I KNOW one of them fell off a train on his way home from school and two people have told me his shoe-laces were tied together. I know he never came back to school, and no-one ever mentioned him again, recalls Victoria White.
There was no enquiry. There were no charges. Most of my school-mates say they don’t remember the boy.
Here I am, a middle-aged, middle-class woman, who has a masters degree and can make a cappuccino. But I remember the Westbankers from my childhood. They were there.
I didn’t know then what was claimed in Mike Peelo’s 2011 RTÉ documentary about the Westbank Home for the children of unmarried Protestant mothers: that some children were beaten with electric flexes, that some ate dog biscuits, that some were sexually abused. Neither did I know that the children’s surnames were changed to that of the home’s supremo, Adeline Mathers, nor that some children didn’t know they were siblings.
It was one of the advantages of a Protestant education, in those days, that the schools had a mixed intake. There were several schemes to enable poor Protestants to attend private schools and my school, St Andrew’s College, in Dublin, did not charge the Westbankers fees.
But these children were not just poor; they were so vulnerable that I’ve carried the memory of them for four decades. I know they existed, and that recognition is all that some of them want.
Victor Stevenson didn’t connect his life with the history of abuse in this country until he saw an article on Westbank in this newspaper, and we have sent him on a painful journey of discovery. All he wants is recognition of what happened to him.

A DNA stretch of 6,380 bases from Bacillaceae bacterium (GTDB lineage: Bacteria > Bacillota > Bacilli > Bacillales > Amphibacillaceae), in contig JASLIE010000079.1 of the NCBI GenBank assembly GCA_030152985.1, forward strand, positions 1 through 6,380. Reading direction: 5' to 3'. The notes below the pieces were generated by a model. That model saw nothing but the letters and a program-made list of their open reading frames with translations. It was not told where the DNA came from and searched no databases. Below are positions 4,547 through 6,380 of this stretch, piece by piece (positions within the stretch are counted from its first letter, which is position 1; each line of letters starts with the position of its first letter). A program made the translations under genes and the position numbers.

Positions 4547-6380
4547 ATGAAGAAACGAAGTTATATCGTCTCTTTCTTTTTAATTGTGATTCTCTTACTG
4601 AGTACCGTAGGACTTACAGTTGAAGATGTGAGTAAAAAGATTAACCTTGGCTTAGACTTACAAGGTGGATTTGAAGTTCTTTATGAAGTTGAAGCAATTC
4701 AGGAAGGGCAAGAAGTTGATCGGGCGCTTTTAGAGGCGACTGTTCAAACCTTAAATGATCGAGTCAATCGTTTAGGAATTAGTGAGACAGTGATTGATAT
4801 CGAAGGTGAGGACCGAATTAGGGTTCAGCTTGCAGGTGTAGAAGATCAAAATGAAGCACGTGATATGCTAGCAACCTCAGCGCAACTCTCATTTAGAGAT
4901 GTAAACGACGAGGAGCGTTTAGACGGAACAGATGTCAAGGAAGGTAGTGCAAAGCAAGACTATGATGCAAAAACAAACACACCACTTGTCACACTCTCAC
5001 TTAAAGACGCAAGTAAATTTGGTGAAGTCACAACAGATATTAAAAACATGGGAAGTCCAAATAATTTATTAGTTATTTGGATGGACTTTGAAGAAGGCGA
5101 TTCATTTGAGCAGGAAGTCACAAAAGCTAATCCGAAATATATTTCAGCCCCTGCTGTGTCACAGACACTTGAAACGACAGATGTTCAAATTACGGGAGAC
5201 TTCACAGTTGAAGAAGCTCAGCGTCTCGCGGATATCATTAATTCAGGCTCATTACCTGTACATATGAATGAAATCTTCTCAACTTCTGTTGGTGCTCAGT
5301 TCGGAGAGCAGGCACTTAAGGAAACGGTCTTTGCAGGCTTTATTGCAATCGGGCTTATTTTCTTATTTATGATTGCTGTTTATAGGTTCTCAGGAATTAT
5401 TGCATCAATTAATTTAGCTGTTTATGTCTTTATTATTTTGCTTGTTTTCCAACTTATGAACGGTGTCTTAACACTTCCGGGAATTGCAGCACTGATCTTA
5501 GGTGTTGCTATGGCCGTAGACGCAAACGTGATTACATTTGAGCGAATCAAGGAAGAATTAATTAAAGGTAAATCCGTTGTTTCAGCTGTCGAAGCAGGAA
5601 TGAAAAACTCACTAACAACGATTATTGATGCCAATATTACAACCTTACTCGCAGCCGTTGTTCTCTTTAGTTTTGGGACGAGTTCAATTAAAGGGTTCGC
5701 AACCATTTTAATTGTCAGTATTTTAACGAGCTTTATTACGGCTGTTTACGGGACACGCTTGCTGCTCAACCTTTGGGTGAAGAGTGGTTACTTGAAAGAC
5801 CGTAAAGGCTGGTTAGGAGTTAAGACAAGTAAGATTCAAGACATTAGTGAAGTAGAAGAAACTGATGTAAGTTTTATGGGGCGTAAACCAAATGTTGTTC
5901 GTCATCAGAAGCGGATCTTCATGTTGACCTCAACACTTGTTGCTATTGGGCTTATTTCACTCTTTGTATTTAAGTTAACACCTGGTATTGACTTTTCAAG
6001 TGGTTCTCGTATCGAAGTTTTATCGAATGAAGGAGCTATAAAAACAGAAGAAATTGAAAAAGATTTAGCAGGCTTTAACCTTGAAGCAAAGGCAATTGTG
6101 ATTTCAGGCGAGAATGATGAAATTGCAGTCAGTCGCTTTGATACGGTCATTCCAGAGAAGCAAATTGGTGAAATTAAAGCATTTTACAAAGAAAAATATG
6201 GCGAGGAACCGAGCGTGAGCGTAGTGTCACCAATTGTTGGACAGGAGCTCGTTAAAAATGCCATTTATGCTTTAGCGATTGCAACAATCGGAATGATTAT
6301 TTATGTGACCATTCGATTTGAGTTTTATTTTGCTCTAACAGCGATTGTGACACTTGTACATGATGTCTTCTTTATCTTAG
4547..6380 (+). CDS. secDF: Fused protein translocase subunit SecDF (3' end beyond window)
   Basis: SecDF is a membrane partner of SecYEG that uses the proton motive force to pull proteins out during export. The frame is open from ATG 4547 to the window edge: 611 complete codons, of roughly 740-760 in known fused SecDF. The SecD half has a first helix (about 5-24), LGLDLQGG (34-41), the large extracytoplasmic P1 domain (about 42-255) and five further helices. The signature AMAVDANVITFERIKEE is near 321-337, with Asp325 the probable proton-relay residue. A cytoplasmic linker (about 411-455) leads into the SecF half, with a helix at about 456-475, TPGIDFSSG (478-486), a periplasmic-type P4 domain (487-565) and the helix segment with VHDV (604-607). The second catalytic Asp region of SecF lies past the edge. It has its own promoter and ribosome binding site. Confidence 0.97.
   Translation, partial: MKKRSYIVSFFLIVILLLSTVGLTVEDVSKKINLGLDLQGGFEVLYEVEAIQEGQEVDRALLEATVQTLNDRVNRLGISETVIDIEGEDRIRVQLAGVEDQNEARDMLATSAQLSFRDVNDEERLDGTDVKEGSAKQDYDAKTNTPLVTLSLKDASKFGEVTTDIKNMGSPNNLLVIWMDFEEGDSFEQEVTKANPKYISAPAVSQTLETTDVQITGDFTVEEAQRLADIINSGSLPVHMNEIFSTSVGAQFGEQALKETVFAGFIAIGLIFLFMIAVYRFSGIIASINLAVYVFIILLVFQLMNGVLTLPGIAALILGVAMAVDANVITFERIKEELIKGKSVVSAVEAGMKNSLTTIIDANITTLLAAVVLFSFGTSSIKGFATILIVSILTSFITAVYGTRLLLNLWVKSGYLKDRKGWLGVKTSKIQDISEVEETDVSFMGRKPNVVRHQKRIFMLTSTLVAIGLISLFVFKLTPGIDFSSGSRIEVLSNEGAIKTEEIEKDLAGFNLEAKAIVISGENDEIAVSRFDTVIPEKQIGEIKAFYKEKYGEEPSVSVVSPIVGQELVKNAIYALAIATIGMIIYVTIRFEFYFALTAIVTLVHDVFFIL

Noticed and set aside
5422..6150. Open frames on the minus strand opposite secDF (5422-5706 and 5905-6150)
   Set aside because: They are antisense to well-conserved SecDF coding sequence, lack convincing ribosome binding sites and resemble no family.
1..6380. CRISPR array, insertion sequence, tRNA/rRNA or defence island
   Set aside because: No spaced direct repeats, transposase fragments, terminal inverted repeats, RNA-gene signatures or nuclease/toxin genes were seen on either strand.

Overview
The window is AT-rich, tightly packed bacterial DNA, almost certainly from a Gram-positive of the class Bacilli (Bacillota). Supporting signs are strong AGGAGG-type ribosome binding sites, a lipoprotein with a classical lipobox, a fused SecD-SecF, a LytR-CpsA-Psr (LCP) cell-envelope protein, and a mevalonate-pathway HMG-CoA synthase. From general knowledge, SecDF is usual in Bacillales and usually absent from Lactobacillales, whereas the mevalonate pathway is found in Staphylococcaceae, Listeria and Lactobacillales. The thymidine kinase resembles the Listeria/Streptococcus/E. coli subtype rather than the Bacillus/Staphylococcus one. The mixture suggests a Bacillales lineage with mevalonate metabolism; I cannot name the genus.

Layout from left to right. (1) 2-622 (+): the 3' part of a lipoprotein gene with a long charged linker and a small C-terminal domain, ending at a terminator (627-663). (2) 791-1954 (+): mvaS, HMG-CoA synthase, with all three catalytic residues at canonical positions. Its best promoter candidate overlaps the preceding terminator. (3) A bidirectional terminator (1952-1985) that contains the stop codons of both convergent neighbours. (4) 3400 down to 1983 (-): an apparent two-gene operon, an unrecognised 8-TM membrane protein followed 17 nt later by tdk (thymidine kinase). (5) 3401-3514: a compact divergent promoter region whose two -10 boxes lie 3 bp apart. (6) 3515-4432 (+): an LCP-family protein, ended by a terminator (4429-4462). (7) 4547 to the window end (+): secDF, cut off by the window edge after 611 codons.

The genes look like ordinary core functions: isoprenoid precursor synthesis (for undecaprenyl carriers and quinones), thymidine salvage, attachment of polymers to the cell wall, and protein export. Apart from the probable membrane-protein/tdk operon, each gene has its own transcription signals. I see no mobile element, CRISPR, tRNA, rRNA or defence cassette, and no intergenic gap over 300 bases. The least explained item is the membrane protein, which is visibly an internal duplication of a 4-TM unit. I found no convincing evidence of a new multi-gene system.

‘No’, we say. ‘You’re imagining things, Victor. You’re imagining jumping off the stage of a Gospel Hall in the North, where you were trucked to make money for Westbank. You’re imagining clutching the trousered leg of the good man who became your beloved adoptive father’.
But Minister of State, James Reilly, has intimated to the Westbank Survivors group that the institution will not come under the remit of the Commission of Enquiry, which was set up to examine the history of mother-and-baby homes and which is due to due to publish its terms of reference imminently.
“If you put into the enquiry every particular request, we would get an enquiry that would never end”, a spokesperson for the minister told the group.
True, Westbank wasn’t a mother-and-baby home, but it was the destination of many of the Bethany babies, and Bethany will be examined by the Commission. And Westbank was an unregulated home from which few babies were ever adopted.
This tribe of ‘Matherses’ went to school in the State education system, and Stevenson remembers the primary school feeding them bread. They had their immunisations in the State health system. A doctor was called when one boy was badly beaten up by Mathers herself. But it had nothing to do with us?
Westbank should have come under the remit of the Ryan Commission, in 2002, which included Protestant homes, such as The Cottage and The Bird’s Nest in Dun Laoghaire. But Westbank only closed that year. It’s taken a while for reality to bite. But now it has, with a vengeance. Stevenson mentions the names of people whose lives have been shattered and one of their faces flashes up in my mind from the low-church Protestant drills of my childhood.